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You don’t have to be an eagle scout to learn how to stop a bleeding wound. But you may have to be a young genius.
Back in 2012, Joe Landolina, then a freshman at NYU Polytechnic School, invented VETIGEL, a plant-based gel that stops severe bleeding in less than twelve seconds.
Soon after, he co-founded the medical technology company Suneris with his classmate Isaac Miller, and embarked on a mini-MBA program through NYCEDC’sRead More
By Kyle Marks, Project Manager, Economic Research and Analysis
The latest figures from CB Insights and PricewaterhouseCoopers indicate a strong start to 2015 for venture capital investment in New York.
New York’s total VC funding grew to $1.33 billion in Q1 2015, up 33% from Q4 2014. VC deals were down 15.4% from the previous quarter.
More Report Highlights:
New York City ranked first in a survey of 40 global cities, in the way it utilizes technology to foster an innovative economy.
In its first ever study of economic innovation, City Initiatives for Technology, Innovation and Entrepreneurship (CITIE) named New York City #1 in the world for a public policy ecosystem that is supportive of startups. Placing ahead of London, Helsinki, Barcelona, and Amsterdam, New York City’s long-term investment in tech appears to have paid off.
The 56-page study, sponsored by British charity Nesta, management consultancy firm Accenture, and...Read More
By Christian Johnson, Economic and Research Analysis Research Fellow
NYC is home to the largest immigrant population of any city in the U.S.
While foreign-born immigrants comprised 13.1% of the entire U.S. population and 16.5% of the U.S. labor force in 2013, foreign-born immigrants accounted for 37% of all NYC residents and 46% of the NYC labor force.
Foreign-born workers are not only able to find work in NYC, but have also found opportunities to grow businesses of their own; a disproportionate share of incorporated businesses in NYC, 47.6%, are owned and operated...Read More
By Devin Gould, Budget Analyst, Guest Blogger, and NYCEDC Social Media Advisory Council Member
Improv, urban planning, and quantitative analysis are not usually used in the same sentence.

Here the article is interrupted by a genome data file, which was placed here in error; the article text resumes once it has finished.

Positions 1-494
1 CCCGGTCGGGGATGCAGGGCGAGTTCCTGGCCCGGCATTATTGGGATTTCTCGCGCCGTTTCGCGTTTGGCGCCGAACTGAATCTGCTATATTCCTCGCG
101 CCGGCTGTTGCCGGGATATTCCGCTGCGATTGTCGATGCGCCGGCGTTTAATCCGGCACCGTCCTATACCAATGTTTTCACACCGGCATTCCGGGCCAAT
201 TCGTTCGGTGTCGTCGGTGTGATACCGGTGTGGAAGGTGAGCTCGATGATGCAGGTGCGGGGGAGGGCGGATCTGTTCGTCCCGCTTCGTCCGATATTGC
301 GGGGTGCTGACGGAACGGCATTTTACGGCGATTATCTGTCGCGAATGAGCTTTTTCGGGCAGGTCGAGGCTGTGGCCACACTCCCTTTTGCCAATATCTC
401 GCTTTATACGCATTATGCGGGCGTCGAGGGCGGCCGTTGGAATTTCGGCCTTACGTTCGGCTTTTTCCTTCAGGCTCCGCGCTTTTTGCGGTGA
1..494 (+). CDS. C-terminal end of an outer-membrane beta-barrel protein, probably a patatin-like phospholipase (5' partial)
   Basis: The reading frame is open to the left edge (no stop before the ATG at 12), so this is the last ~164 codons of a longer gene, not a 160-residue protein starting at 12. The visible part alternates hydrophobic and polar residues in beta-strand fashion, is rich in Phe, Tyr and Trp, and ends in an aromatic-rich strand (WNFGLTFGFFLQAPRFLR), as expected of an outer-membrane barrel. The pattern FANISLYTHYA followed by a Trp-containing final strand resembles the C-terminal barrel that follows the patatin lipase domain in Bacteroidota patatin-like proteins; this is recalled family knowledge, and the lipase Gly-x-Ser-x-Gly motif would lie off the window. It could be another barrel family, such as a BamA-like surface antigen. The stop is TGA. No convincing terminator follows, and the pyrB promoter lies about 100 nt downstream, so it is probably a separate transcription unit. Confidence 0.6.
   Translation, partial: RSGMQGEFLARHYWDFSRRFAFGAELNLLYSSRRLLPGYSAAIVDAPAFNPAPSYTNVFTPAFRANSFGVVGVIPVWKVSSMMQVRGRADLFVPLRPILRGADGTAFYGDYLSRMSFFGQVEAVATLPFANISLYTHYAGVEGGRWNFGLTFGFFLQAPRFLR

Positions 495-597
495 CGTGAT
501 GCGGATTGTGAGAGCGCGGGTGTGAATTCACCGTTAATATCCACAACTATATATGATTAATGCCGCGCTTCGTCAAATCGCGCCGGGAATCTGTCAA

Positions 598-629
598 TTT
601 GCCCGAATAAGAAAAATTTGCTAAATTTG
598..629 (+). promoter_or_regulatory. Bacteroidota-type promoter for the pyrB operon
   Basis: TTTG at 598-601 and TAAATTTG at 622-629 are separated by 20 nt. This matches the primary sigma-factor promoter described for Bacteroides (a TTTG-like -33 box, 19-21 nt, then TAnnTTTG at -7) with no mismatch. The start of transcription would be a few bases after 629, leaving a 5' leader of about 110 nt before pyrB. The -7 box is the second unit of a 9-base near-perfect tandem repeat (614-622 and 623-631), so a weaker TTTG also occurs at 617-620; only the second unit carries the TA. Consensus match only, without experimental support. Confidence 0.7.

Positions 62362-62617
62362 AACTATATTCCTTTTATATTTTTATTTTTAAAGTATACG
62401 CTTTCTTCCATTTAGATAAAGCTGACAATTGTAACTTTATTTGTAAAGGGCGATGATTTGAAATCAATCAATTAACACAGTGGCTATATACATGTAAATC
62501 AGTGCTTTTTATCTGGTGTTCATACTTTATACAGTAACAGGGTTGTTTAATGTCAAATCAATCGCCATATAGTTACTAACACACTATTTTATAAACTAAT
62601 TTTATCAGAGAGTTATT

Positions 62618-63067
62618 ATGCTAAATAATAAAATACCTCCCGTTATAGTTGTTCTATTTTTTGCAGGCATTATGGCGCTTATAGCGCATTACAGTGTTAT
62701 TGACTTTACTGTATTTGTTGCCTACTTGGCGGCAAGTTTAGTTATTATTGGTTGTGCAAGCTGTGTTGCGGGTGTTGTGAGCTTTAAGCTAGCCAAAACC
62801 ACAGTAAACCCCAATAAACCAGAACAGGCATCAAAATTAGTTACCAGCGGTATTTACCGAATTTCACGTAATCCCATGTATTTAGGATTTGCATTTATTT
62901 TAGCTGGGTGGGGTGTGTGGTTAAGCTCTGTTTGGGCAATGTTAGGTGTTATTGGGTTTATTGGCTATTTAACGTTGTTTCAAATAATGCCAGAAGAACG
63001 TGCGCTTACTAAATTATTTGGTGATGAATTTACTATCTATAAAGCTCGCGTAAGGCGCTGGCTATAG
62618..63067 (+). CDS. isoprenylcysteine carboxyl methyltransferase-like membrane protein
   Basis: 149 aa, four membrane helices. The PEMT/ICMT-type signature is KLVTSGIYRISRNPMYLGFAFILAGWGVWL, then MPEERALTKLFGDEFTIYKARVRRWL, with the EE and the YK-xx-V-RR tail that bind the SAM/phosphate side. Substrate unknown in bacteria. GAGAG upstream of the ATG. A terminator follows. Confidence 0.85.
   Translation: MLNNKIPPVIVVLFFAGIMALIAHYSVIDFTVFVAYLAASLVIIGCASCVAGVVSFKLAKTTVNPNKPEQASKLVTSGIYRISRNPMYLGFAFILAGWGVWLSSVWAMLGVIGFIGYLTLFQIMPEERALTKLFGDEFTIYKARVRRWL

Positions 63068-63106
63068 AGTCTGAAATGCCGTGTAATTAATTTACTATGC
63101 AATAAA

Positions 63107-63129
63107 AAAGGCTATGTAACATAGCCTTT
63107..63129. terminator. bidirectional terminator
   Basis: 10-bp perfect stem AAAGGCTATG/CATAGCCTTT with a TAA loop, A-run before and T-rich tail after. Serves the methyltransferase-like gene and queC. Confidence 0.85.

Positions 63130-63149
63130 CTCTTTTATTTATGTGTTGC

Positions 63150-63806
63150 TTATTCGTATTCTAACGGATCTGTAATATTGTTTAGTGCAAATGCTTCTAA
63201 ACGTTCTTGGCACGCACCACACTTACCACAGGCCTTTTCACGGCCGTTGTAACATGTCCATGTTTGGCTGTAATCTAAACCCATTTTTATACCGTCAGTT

But for I Quant NY’s Ben Wellington it is the perfect cocktail to help planners make NYC a better place to live.
On June 3rd, Ben Wellington—a visiting assistant professor at the Pratt Institute and the vision behind the NYC open data blog, I Quant NY—came to NYCEDC's offices...Read More
It’s been more than 350 years since New York City was called New Amsterdam— or "Breuckelen," the "Bronck’s," and "Staaten Eylandt" —but even today, there’s a long-standing relationship between our city and the Dutch government.
Earlier this week, Deputy Mayor for Housing and Economic Development Alicia Glen met with Deputy Mayor Kajsa Ollongren, her counterpart from Amsterdam, to discuss opportunities for collaboration between the two cities.
By Alysa Hannon, Senior Project Manager, Social Capital Desk at the Center for Economic Transformation
On Wednesday night, NYCEDC's Social Capital Desk joined over 100 attendees at Investing in Change, an event organized by the Partnership Fund for New York City, DarcMatter, and the Centre for Social Innovation to showcase businesses that are growing our economy while also solving our City’s problems.
NYCEDC co-sponsored the event in a joint effort to highlight NYC’s vibrant and growing social enterprise sector...Read More
In the first two years of the SBIR Impact NYC program, over $5 million in federal funds have been awarded to program participants, representing a 25-fold return on investment.
SBIR Impact is a NYCEDC program designed to help NYC-based bio and health tech companies be more competitive in recruiting early-stage funding, SBIR funding is crucial as it addresses what the industry calls the “Valley of Death”—that crucial gap for any company after institutional research grants run out and before investors step in.Read More
Thousands of homes and businesses were ravaged by floodwaters during Hurricane Sandy.
The team behind OptiRTC saw an opportunity to combine three different technologies—cloud-based sensors, physical floodproofing, and alert systems—to help protect buildings in New York City from future floods.Read More
This post is part of NYCEDC’s Thinking Ahead series, which features editorials from New York City leaders and influencers across key sectors and neighborhoods to foster dialogue around the issues impacting our city.
Women are vital to New York City's economy.
Yet while they make up more than half of our workforce, they are underrepresented in the field of computer science.
Enter Girls Who Code, a national non-profit whose goal is to provide...Read More